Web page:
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Derwent Valley Mills

Derwent Valley Mills comprises a well-preserved historic landscape of industrial buildings and worker's houses.

The story of the Derwent Valley Mills starts in 1771, when Richard Arkwright began to build a water powered mill for spinning cotton at Cromford. Developing his water frame, that could be operated by young people with very little training, factory production became possible. The workers lived in an especially built village.

The site includes:

- Mason Mill

- Cromford Mill Complex

- settlement at Cromford with houses and public facilities

- Cromford Canal

- Belper North Mill

- housing at Belper

- housing at Milford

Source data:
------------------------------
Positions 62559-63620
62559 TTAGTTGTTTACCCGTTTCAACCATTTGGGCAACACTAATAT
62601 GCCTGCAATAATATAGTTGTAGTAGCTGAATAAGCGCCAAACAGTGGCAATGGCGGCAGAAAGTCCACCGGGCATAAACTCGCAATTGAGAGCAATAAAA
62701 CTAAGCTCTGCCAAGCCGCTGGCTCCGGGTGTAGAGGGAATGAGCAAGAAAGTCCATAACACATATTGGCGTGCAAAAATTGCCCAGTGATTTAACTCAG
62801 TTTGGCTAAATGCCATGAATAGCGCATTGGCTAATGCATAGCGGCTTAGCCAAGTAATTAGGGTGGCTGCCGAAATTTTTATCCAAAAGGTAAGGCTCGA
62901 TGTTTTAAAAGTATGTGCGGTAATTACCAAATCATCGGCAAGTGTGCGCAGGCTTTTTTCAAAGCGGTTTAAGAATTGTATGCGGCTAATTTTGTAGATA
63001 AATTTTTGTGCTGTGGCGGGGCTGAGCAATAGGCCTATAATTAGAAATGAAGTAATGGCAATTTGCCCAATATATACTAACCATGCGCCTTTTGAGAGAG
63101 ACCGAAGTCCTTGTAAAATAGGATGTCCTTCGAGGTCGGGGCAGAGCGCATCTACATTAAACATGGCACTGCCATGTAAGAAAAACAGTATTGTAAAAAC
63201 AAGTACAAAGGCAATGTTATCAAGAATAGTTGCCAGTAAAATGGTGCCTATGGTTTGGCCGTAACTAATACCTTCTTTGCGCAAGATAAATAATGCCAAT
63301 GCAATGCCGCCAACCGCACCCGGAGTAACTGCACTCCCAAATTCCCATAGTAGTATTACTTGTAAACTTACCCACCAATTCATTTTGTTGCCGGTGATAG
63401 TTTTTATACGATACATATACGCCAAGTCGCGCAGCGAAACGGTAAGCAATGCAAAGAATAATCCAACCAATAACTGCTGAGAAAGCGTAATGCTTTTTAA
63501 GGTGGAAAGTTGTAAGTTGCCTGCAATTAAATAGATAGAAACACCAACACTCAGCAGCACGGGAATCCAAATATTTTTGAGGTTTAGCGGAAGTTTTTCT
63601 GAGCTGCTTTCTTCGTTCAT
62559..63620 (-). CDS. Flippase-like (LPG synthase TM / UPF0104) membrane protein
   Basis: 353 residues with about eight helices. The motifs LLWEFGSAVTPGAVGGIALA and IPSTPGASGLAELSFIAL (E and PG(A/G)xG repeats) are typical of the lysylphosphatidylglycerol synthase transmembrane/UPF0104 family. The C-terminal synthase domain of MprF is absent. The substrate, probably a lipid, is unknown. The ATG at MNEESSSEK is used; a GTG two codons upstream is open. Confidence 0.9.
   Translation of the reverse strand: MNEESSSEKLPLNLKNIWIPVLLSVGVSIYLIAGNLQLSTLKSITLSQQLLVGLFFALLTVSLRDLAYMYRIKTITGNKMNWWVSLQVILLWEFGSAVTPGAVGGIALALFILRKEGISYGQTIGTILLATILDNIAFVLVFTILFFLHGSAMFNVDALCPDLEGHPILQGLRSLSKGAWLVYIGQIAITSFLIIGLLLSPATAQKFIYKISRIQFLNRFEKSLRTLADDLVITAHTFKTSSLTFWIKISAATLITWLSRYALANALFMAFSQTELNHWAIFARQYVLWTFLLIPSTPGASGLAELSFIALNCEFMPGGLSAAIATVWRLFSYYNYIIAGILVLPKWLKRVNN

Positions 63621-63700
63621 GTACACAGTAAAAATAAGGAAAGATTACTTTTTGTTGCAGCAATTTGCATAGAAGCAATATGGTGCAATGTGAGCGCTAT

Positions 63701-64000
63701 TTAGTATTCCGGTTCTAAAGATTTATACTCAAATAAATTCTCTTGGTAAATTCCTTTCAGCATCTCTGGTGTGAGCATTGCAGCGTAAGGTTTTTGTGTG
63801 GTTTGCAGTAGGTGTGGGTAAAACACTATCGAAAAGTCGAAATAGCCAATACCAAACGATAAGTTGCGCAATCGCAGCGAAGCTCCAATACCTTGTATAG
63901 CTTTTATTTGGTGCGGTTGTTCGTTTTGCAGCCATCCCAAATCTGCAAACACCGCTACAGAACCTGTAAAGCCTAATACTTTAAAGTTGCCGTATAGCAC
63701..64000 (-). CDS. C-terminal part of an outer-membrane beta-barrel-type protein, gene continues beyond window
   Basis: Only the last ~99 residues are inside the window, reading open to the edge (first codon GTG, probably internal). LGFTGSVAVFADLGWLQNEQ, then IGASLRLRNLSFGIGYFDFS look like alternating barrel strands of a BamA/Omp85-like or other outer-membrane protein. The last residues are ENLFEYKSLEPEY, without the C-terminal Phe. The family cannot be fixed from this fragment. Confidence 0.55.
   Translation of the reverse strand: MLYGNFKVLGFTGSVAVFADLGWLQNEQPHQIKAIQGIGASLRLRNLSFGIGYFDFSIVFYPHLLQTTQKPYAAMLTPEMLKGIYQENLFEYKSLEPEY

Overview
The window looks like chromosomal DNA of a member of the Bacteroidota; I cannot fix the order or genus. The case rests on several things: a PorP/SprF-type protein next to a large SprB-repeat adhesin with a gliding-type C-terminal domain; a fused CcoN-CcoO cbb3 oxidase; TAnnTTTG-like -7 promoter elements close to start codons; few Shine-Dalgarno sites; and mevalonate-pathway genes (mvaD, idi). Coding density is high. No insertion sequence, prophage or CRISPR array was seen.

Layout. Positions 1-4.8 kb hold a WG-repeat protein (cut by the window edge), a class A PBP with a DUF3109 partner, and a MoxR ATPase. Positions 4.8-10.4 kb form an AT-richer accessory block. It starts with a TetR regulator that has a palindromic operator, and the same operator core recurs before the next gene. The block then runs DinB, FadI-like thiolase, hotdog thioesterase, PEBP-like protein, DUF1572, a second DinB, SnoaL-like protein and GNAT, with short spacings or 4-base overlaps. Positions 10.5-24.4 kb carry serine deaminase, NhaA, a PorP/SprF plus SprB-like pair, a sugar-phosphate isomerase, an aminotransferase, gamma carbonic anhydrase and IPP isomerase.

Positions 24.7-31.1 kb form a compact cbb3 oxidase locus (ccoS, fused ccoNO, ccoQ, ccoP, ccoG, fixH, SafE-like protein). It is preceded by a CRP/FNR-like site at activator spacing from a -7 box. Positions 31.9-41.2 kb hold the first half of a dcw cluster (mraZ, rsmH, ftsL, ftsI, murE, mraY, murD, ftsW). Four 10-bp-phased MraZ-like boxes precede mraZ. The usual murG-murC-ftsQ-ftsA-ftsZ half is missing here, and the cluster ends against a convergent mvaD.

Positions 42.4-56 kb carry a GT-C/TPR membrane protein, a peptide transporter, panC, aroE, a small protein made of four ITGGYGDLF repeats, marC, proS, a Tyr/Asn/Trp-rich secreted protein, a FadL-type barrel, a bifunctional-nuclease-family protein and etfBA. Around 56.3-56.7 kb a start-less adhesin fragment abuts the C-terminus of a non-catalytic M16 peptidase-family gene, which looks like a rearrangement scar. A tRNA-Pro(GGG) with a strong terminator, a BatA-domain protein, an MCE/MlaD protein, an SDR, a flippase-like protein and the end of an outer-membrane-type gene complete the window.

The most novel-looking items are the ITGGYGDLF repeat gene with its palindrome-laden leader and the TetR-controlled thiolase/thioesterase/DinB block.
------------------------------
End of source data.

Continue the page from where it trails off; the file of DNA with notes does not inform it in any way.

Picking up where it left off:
- Long Mill of Darley Abbey

- housing at Darley Abbey

Map

Visit November 2002

The A6 from Derby to Matlock is the place to go when you want to see the Derwent Valley and its mills. It's a small road that crossects green valleys and passes tiny towns.

I started my tour in Belper, a somewhat larger town with a prominent mill (unfortunately closed today). The first mill I could get into was Cromford Mill. There are now shops and a small exhibition room, there's not much to see otherwise.

Finally I went to Masson Mills. This is also turned into a shopping center, where you can buy fancy things like golf clubs and towels&soap. But there is more: a large part of the building is now a working textile museum. Here you can see the spinning and experience the noise in the large factory hall.

Community Reviews


Clyde - July 2016